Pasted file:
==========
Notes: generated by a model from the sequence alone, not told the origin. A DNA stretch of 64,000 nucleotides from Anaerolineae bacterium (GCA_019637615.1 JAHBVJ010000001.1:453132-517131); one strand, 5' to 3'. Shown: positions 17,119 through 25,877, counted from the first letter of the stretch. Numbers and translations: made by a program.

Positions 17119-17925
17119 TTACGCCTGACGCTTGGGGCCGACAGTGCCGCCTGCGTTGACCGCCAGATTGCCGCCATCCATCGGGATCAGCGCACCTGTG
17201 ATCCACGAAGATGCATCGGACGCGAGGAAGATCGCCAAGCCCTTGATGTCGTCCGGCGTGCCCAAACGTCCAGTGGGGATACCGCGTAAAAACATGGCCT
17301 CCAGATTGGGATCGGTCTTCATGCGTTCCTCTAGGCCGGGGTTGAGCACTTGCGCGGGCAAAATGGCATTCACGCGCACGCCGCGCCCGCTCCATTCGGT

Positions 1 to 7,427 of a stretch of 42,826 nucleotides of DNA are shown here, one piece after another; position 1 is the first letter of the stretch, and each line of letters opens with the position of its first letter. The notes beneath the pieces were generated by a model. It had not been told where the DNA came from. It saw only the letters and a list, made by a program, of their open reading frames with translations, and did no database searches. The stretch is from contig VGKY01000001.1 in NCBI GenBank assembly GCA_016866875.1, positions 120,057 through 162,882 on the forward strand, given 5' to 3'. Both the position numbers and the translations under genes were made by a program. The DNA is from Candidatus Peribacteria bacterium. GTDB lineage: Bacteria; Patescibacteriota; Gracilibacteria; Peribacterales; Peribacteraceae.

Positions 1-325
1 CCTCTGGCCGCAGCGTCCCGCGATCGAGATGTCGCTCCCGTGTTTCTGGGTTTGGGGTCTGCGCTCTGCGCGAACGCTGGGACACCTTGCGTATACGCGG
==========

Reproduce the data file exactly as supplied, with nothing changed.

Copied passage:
Notes: generated by a model from the sequence alone, not told the origin. A DNA stretch of 64,000 nucleotides from Anaerolineae bacterium (GCA_019637615.1 JAHBVJ010000001.1:453132-517131); one strand, 5' to 3'. Shown: positions 17,119 through 25,877, counted from the first letter of the stretch. Numbers and translations: made by a program.

Positions 17119-17925
17119 TTACGCCTGACGCTTGGGGCCGACAGTGCCGCCTGCGTTGACCGCCAGATTGCCGCCATCCATCGGGATCAGCGCACCTGTG
17201 ATCCACGAAGATGCATCGGACGCGAGGAAGATCGCCAAGCCCTTGATGTCGTCCGGCGTGCCCAAACGTCCAGTGGGGATACCGCGTAAAAACATGGCCT
17301 CCAGATTGGGATCGGTCTTCATGCGTTCCTCTAGGCCGGGGTTGAGCACTTGCGCGGGCAAAATGGCATTCACGCGCACGCCGCGCCCGCTCCATTCGGT

Positions 1 to 7,427 of a stretch of 42,826 nucleotides of DNA are shown here, one piece after another; position 1 is the first letter of the stretch, and each line of letters opens with the position of its first letter. The notes beneath the pieces were generated by a model. It had not been told where the DNA came from. It saw only the letters and a list, made by a program, of their open reading frames with translations, and did no database searches. The stretch is from contig VGKY01000001.1 in NCBI GenBank assembly GCA_016866875.1, positions 120,057 through 162,882 on the forward strand, given 5' to 3'. Both the position numbers and the translations under genes were made by a program. The DNA is from Candidatus Peribacteria bacterium. GTDB lineage: Bacteria; Patescibacteriota; Gracilibacteria; Peribacterales; Peribacteraceae.

Positions 1-325
1 CCTCTGGCCGCAGCGTCCCGCGATCGAGATGTCGCTCCCGTGTTTCTGGGTTTGGGGTCTGCGCTCTGCGCGAACGCTGGGACACCTTGCGTATACGCGG